In the subsection titled "Seek the Good of the Nation," Grudem returns to the idea that it is a moral duty to vote. Here he takes and additional step. Grudem writes, "I think Christians today have a similar obligation to vote in such a way that will 'seek the welfare' (referencing Jeremiah 29:7) of the United States. Therefore the one overriding question to ask is this: which vote is most likely to bring the best results for the nation?"

2016-07-31-1470004308-4194233-960x0.jpg (JIM WATSON/AFP/Getty Images)

Yet for Grudem, the question he poses above is not open for discussion. It's a leading question, and he reveals that in the two paragraphs that follow. Grudem invokes a series of loaded political language meant to entice frustration and fear in many conservatives. In this year, Christians "have an unusual opportunity to defeat ... the pro-abortion, pro-gender-confusion, anti-religious liberty, tax-and-spend, big government liberalism." Invoking James 4:17, Grudem insinuates Christians have an obligation to vote Republican because they hold the correct beliefs. A failure to do so is sin. Let's be clear on precisely what Grudem is advocating as a moral decision: If you're a Christian, and do not vote for Trump, you are intentionally avoiding the "moral choice" and are thus in sin. Grudem's clear moral imperative is to Republicanism, not religious conscience.

If anything other than a non-Trump vote is sin, then Grudem is advancing the historical conflation of Republicanism and Christianity that has permeated religious communities in this country for decades. It seems to me that the only rational reason that Grudem (and the likes of Jerry Fawell, Jr., James Dobson, and others) can advance for Trump being the "moral choice" for Christians is because Trump is the option that will make this confused political-religious idealism a reality for Christians. However, what Christians need to instead realize is that a Trump vote is indeed an anti-Christian vote. Yes, Trump promises to make American "Christian" again. But can we not see through this thin veil and recognize that many of his policies directly contradict the teachings of Christ? A Trump vote is a vote for the oppression of minority groups (Muslims, Palestinians, Mexicans, the LGBT+ community). A vote for Trump is a vote for increased violence in the form of torture. A vote for Trump is a vote for the characteristics that the Church has encouraged its constituency to avoid. I can't help but think that the evangelical support for Trump is the gravesite for evangelicalism.

I understand the reality that many evangelicals fear liberal politicians. Yet going so far to defeat liberalism to vote for a man who embodies the antithesis of Christian values is itself an abandonment of the very values Christians have proclaimed to hold dearly. The ethic that Grudem is suggesting is that political ideology trumps the characteristics that Christ has called Christians to embody: love, humility, charity, and kindheartedness. And by insinuating that a non-Trump vote is a sin, Grudem puts the fear of divine punishment in the hearts of Christians. Philosopher Alasdair MacIntyre provides an explanation for why this is so powerful in his book, A Short History of Ethics. MacIntyre writes, "If I am liable to be sent to hell for not doing what God commands, I am thereby provided with a corrupting, because totally self-interested, motive for pursuing the good. When self-interest is made as central as this, other motives are likely to dwindle in importance and a religious morality becomes self-defeating."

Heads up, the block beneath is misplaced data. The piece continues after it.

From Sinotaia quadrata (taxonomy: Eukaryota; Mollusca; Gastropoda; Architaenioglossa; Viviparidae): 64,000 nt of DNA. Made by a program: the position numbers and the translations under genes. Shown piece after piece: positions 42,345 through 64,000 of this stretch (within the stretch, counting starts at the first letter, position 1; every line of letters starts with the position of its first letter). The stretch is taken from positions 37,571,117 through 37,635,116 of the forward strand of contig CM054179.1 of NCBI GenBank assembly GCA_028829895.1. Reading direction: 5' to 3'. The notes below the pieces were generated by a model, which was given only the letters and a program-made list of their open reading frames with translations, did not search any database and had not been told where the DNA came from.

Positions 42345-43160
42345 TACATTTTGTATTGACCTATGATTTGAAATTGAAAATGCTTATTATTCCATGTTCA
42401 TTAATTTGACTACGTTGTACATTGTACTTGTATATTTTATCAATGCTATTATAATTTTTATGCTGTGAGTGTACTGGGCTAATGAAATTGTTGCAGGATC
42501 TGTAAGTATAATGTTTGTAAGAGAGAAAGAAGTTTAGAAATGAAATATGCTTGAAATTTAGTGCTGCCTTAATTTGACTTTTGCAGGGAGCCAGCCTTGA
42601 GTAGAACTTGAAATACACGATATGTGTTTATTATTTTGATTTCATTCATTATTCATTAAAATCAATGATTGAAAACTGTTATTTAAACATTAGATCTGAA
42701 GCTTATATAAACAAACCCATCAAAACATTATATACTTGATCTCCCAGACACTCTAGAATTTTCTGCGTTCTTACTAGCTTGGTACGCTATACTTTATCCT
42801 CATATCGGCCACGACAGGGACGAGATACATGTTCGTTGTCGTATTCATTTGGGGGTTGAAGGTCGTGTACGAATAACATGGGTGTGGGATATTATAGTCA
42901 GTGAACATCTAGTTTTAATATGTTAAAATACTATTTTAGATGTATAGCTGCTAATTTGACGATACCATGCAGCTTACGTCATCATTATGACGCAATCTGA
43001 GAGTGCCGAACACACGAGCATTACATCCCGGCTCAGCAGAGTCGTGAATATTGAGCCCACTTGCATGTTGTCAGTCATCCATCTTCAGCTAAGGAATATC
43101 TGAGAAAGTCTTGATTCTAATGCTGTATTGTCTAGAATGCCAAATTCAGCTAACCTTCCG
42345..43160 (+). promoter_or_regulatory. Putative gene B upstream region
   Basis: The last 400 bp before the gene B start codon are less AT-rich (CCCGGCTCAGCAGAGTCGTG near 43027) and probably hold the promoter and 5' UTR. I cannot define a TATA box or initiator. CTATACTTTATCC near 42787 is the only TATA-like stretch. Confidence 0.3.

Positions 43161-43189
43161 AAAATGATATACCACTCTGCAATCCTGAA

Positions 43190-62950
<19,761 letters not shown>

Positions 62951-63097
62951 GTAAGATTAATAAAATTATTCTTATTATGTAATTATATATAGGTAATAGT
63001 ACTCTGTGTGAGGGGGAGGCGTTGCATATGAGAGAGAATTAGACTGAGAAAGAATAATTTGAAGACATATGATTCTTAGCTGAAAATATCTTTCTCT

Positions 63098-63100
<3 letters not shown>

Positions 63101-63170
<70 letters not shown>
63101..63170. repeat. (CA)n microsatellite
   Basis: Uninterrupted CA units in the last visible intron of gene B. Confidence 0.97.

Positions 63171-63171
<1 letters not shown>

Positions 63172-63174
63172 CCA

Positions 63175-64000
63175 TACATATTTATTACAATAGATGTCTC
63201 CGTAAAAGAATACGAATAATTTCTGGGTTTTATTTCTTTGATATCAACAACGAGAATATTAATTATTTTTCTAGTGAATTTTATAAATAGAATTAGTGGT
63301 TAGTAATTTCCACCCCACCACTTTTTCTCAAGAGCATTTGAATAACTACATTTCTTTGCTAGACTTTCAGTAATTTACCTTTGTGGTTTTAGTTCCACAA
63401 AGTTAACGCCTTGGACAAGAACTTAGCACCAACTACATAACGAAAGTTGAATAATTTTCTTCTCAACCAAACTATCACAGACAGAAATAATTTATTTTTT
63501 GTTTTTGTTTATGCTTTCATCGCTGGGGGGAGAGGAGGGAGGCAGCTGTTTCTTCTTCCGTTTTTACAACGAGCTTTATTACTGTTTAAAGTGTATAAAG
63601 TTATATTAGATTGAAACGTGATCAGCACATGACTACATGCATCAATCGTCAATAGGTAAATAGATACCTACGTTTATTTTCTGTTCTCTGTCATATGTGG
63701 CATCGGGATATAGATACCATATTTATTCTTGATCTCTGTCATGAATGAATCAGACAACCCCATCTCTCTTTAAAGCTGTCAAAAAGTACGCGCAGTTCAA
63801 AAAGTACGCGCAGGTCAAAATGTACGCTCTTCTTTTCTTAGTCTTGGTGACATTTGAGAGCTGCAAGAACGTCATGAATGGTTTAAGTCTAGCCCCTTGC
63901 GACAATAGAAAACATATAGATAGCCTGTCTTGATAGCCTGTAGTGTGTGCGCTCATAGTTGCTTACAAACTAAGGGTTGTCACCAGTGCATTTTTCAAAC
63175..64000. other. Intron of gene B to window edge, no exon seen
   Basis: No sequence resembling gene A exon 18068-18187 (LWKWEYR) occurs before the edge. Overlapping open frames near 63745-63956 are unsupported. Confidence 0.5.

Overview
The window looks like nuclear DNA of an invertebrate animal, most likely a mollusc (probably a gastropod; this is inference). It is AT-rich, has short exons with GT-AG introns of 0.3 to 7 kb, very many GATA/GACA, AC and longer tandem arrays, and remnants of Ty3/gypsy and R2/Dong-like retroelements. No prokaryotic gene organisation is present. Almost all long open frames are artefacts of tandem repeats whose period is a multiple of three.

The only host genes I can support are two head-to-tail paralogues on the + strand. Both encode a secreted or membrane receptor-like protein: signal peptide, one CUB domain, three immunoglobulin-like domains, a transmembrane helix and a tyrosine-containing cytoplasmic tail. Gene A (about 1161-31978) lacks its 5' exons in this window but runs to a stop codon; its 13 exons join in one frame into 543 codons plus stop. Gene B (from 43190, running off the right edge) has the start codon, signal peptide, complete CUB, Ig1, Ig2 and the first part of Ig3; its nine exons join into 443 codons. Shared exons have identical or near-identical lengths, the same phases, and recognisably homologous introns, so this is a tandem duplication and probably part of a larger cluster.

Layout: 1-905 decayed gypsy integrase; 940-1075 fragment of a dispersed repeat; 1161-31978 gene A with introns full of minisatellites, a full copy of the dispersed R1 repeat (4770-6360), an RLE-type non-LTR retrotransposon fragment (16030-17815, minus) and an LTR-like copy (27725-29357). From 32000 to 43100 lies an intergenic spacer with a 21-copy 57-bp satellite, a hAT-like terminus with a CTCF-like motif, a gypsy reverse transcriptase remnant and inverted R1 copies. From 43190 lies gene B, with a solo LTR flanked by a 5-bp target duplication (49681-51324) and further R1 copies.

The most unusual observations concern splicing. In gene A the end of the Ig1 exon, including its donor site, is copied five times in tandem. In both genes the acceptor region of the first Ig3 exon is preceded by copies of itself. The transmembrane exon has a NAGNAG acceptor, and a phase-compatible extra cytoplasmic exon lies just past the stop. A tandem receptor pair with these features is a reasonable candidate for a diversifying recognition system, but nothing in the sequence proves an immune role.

If Grudem wants to vote for Trump, fine. But let's not mince words. He cannot soothe his conscience by convincing himself that this is the moral or Christian choice. There is no reconciling the worldviews of Trump and Jesus. Jesus' ethic of love is often evidenced by his interactions with the Pharisees - the religious leaders of his time. The Pharisees were focused on obedience to the law, which in turn gave them power and authority over others. When Jesus' ethic of love was lived out and pressed against this organized political-religious structure, the Pharisees fought back, made threats, and ultimately plotted to kill Jesus.

Grudem ended his article with a series of predictions on the supposed impending doom of a Clinton presidency versus the supposed freedoms which Christians will enjoy under a Trump administration. Such predictions are cyclical with every election and have become devoid of any substance. But I suppose I'll end my article with a prediction as well based on the evidence that Trump has given us for over a year. A vote for Trump is a vote for bigotry. It's a vote that will restrict religious freedom for anyone that is not a Christian. It will lead to bullying and violence.

So, which vote is most likely to bring the best results for the nation?